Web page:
Year of Publication

2016

Degree Name

Doctor of Philosophy (PhD)

Document Type

Doctoral Dissertation

College

Nursing

Department

Nursing

First Advisor

Dr. Debra K. Moser

Abstract

The incidence of heart failure (HF) has increased each year as more people are living longer with heart disease and other chronic conditions. Recently, there has been much interest in the psychological dimensions of HF and the influence psychological symptoms have on the health outcomes (e.g., self-care, rehospitalization, mortality and quality of life) of patients living with HF. Patients with HF frequently experience symptoms of anxiety, depression, and hostility that may be associated with poor health outcomes. The purpose of this dissertation was to examine how psychological variables influence health outcomes of patients with HF, how psychological variables change over time, and whether different trajectories of psychological variables are associated with health outcomes. The specific aims of this dissertation were to: (1) evaluate the psychometric properties of the Brief Symptom Inventory (BSI) Hostility subscale in patients with HF; (2) determine whether anxiety, depression, and hostility predict self-care behaviors in patients with HF; and (3) describe trajectories of anxiety and depressive symptoms among patients with HF at baseline and 3 and 12 months post-baseline, and explore whether these symptom trajectories predict 1-year cardiac event-free survival and physical health-related quality of life (P-HRQOL).

Secondary analyses of longitudinal data from a large, multi-region registry representing the Midwest, Southwest, Southeast, Northwest and Northeast United States (Heart Failure Quality of Life Trialists Collaborative) were conducted. Data from three subsets of participants enrolled in the Collaborative with complete data on the variables of interest comprised the samples for the three studies in this dissertation. In the first study, a psychometric evaluation of the BSI Hostility subscale was conducted using data from 345 patients with HF. The subscale demonstrated adequate internal consistency reliability (Cronbach’s alpha = .77) and construct validity. In the second longitudinal study of 214 patients with HF, baseline anxiety, depression, and hostility did not predict self-care at 12 months; however, higher perceived social support predicted greater self-care. In the third study, baseline, 3-month, and 12-month data from 597 patients with HF were used to examine the association of anxiety and depression trajectories with one-year cardiac event-free survival and P-HRQOL in patients with HF. Distinct trajectories of anxiety and depression predicted mortality, hospital readmission, and P-HRQOL.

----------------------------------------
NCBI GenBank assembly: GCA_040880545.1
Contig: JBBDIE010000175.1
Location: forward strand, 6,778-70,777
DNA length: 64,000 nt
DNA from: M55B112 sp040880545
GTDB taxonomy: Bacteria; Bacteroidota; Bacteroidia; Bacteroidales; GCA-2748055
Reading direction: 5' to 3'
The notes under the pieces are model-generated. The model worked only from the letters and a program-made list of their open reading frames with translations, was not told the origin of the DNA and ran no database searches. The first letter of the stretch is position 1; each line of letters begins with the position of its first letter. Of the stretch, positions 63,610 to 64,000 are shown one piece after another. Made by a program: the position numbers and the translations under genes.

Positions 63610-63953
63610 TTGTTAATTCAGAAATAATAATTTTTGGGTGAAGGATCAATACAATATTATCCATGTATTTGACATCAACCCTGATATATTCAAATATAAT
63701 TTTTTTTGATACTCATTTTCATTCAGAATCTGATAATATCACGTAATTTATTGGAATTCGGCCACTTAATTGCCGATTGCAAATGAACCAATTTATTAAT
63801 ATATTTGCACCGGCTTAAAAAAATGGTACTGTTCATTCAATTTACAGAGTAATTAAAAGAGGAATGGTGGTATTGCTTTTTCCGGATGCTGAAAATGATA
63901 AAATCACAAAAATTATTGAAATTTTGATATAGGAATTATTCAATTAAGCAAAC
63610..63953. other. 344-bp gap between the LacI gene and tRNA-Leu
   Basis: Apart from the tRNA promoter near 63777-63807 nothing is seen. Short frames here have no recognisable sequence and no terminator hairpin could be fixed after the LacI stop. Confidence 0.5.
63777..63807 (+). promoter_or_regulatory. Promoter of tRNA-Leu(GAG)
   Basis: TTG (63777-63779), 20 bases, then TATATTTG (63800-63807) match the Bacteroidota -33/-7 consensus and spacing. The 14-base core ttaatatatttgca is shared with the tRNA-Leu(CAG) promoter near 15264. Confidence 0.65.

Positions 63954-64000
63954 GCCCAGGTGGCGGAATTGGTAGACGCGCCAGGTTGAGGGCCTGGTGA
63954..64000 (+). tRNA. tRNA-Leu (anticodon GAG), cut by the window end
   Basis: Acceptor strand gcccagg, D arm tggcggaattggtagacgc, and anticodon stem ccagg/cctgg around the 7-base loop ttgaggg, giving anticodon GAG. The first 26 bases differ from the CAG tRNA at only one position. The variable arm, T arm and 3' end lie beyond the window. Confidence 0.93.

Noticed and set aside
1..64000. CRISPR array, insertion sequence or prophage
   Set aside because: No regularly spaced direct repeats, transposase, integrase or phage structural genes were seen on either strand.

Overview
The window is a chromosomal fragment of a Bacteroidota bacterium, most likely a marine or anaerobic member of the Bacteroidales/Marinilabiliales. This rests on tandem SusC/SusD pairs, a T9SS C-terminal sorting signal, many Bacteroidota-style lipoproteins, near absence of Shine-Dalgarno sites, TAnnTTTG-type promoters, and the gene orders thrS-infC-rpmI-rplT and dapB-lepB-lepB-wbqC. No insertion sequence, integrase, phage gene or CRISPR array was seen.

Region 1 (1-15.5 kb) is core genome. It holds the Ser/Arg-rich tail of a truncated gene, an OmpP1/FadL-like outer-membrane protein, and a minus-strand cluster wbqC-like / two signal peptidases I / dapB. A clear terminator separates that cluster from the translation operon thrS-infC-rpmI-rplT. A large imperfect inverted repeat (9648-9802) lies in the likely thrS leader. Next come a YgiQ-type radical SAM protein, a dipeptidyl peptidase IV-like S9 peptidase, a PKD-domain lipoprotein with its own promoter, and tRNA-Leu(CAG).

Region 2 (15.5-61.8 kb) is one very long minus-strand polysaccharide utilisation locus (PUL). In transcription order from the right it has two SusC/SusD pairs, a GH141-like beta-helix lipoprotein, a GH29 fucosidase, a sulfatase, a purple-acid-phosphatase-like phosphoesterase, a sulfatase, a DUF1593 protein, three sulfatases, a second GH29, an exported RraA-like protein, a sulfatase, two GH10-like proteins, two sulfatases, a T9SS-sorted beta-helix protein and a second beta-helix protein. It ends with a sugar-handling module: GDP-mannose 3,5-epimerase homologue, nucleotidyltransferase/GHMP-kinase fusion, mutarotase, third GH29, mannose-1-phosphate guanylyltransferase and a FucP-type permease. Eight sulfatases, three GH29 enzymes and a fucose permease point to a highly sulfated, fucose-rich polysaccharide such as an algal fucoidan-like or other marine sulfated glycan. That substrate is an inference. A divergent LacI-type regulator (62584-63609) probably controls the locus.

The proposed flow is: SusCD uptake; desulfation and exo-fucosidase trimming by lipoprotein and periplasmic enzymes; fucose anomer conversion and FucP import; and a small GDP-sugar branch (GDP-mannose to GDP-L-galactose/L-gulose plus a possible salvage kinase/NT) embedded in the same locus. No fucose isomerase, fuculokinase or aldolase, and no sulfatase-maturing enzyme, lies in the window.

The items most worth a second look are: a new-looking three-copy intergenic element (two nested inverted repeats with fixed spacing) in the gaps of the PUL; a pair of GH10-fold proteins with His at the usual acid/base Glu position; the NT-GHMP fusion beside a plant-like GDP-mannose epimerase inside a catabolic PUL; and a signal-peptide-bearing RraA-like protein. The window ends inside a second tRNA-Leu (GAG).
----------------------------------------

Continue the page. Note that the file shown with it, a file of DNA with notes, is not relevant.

The findings of these studies filled some gaps in our understanding regarding how anxiety, depression, and hostility influence health outcomes of patients with HF. The findings suggest how a measure of hostility may be improved to assess hostility in patients with HF and the importance of assessing psychological symptoms routinely in order to identify changes in these symptoms. Results showed that psychological variables did not predict self-care, a component of risk reduction in improving health outcomes among patients with HF, but that social support, an important psychosocial variable, was a strong predictor of self-care. Trajectories of psychological variables were significant predictors of health outcomes in patients with HF at 1-year follow-up. Implications include the importance of monitoring psychological symptoms over time. A better understanding of how psychological symptoms change is meaningful, as it affords clinicians the opportunity for timely interventions designed to reduce the risk of adverse events and improve health outcomes. Even though numerous studies exist which examine psychological symptoms and health outcomes in patients with HF, there are very few longitudinal studies investigating trajectories of psychological symptoms in this population. Subsequently, more research is needed to investigate psychological symptom trajectories and identify high risk groups. In addition, the design and testing of interventions aimed at reducing psychological symptoms is critical to improve health outcomes in patients with HF.

Digital Object Identifier (DOI)

https://doi.org/10.13023/ETD.2016.479

Included in

Nursing Commons

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